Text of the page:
WASHINGTON — Democrats could be heading for a bitter showdown in Michigan between Hillary Clinton and Barack Obama, and it's unclear who'd have an advantage there or how anyone would vote.
Some 600,000 people voted in Michigan's primary Jan. 15, but the national party refuses to recognize the result because it didn't follow party rules. Clinton won that contest, but Obama didn't compete and wasn't even on the ballot.
Now state officials are considering whether to have a revote later this spring, possibly in a caucus or "firehouse primary," although the state government and the national Democratic Party say they won't pay for it, which only adds to the confusion.
"Probably the most sensible thing to do is split the delegates 50-50 and make the (January) results irrelevant," said Marjorie Sarbaugh-Thompson, an associate professor of political science at Wayne State University in Detroit.
But things aren't that simple. One reason is that the primary was scarred by racial controversy.
Black voters were particularly frustrated on primary day. Not only were many offended that the national party was saying their votes didn't matter at a time when Obama was making a serious bid for the presidency, but they also felt disenfranchised on the birthday of the Rev. Martin Luther King Jr.
At the urging of local black leaders, about 70 percent of African-American voters voted "uncommitted."
Clinton, the only major candidate on the ballot, won with 55 percent.
Exit polls asked people whom they'd pick if all the Democrats then in the race were on the ballot, and 35 percent said Obama. Another 12 percent went for former North Carolina Sen. John Edwards. Their combined vote was slightly more than the 46 percent that Clinton got in this all-candidates-included option.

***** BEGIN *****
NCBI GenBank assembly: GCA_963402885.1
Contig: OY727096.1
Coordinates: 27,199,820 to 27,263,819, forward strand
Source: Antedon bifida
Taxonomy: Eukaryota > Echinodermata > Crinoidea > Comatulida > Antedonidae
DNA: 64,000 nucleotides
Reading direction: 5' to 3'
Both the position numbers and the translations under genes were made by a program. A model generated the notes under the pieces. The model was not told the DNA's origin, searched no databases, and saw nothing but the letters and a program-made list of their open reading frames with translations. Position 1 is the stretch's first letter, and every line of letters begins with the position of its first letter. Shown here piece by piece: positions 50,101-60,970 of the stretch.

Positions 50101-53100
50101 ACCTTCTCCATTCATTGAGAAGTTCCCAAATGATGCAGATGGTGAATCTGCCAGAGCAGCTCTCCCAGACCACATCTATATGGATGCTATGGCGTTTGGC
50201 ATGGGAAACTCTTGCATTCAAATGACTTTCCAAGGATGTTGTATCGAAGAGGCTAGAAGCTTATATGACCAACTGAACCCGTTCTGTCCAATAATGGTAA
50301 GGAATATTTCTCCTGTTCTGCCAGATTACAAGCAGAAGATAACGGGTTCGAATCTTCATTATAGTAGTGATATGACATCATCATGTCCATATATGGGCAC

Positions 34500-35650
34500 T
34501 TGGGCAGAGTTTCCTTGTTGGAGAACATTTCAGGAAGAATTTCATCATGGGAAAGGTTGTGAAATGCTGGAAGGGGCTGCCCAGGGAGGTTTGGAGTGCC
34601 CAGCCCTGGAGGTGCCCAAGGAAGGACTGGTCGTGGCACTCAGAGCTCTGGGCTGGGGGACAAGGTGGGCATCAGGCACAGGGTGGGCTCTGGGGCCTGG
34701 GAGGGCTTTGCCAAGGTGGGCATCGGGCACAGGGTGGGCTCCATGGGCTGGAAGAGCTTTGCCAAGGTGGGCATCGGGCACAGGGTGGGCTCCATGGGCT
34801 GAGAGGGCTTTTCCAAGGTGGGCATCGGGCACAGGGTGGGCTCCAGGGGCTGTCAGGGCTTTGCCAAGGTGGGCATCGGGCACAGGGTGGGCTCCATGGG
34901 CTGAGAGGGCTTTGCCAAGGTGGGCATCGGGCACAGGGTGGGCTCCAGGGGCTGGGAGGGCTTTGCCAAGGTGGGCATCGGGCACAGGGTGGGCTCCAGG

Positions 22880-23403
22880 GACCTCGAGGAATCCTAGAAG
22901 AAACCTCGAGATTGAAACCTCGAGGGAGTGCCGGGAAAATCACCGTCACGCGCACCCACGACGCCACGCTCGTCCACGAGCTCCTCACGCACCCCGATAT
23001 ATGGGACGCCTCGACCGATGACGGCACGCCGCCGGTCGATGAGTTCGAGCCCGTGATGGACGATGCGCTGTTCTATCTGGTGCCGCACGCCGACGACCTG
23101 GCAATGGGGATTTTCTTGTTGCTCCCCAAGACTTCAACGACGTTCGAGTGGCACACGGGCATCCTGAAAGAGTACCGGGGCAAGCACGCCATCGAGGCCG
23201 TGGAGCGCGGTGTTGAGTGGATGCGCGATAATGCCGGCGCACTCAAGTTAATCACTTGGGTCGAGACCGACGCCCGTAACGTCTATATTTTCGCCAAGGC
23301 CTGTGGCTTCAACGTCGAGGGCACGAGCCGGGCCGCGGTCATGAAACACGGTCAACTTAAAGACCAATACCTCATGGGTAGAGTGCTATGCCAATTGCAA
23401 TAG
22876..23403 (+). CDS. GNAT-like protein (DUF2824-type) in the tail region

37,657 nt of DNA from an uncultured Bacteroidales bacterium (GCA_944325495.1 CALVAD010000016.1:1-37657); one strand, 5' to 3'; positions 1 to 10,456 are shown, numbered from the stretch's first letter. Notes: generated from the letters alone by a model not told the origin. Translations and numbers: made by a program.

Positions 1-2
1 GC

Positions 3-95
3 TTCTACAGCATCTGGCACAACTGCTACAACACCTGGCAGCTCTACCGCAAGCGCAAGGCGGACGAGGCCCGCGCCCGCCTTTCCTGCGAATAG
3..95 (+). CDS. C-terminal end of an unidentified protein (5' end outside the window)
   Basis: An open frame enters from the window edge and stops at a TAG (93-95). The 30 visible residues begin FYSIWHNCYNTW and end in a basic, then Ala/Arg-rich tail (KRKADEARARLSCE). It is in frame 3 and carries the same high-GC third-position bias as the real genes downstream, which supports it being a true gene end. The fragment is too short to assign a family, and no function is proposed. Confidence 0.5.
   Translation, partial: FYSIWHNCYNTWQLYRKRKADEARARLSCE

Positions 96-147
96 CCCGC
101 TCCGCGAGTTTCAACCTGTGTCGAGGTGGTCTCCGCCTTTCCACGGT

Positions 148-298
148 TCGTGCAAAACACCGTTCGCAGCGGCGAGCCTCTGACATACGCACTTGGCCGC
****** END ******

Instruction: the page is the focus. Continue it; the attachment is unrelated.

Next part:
If Michigan votes again, "black voters would probably come out in droves," veteran state Democratic activist Leo Lalonde said.
Florida also broke party rules by holding its primary in January. No candidates campaigned there, but Clinton won, only to see the Democratic National Committee outlaw the state's delegates.
The significance of both states has heightened as the delegate race remains close and neither Clinton nor Obama is likely to secure the 2,025 needed to win the nomination.
The latest Associated Press count gives Obama 1,569 delegates to Clinton's 1,462. Michigan has 156 delegates at stake.
Bill Ballenger, the editor of the newsletter Inside Michigan Politics, reports some sentiment against any kind of revote, since the state's January primary cost an estimated $10 million to $12 million and Clinton supporters contend that she's already won.
"To say none of that counts creates real problems," he said.
Some Michigan officials are pushing caucuses, which cost less than a primary. But caucuses tend to attract fewer voters, because they last only a few hours and require voters to state their preferences openly.
Other alternatives including selecting delegates at a nominating convention or apportioning delegates based on the January results, a likely net gain of 18 for Clinton if Obama got the uncommitted share.
Gov. Jennifer Granholm has discussed holding a "firehouse primary," probably on a Saturday in June, though the Obama camp reportedly is lukewarm to the idea. The party, not the state, would run the event, open only to Democrats. Voting would take place largely in neighborhood fire stations, and polls probably would be open less than the usual 13 hours to save money.
Granholm wants the Democratic National Committee to pick up the tab for any redo. DNC Chairman Howard Dean says no; Michigan violated party rules, so it's up to the state to fix it. DNC money must be used for the fall campaign against Republicans, he says.
Clinton's said she'll wait and see what redo options emerge. Obama's said the DNC should decide. Both insist that Michigan and Florida be represented at the convention.
A Michigan group of congressional, party and labor officials who aren't committed to any candidate was created this week to seek a resolution. No consensus has emerged.
Douglas Koopman, a professor of political science at Calvin College in Grand Rapids, Mich., said the key to winning a Michigan revote would rest with African-Americans, union members and young voters.
Union members tend to lean to Clinton, though not by much. People from union households make up about half the Democratic electorate in the state. In January, they gave Clinton 56 percent of their vote.
Young voters, on the other hand, were strong in the "uncommitted" column. Eighteen- to 29-year-olds preferred "uncommitted" over Clinton by 5 percentage points.
Obama could lose votes if Michigan holds its revote in late spring. "You'd be getting into exam week or colleges could be out for the semester," Koopman said.
ON THE WEB
The January Michigan exit polls: http://www.cnn.com/ELECTION/2008/primaries/results/epolls/#MIDEM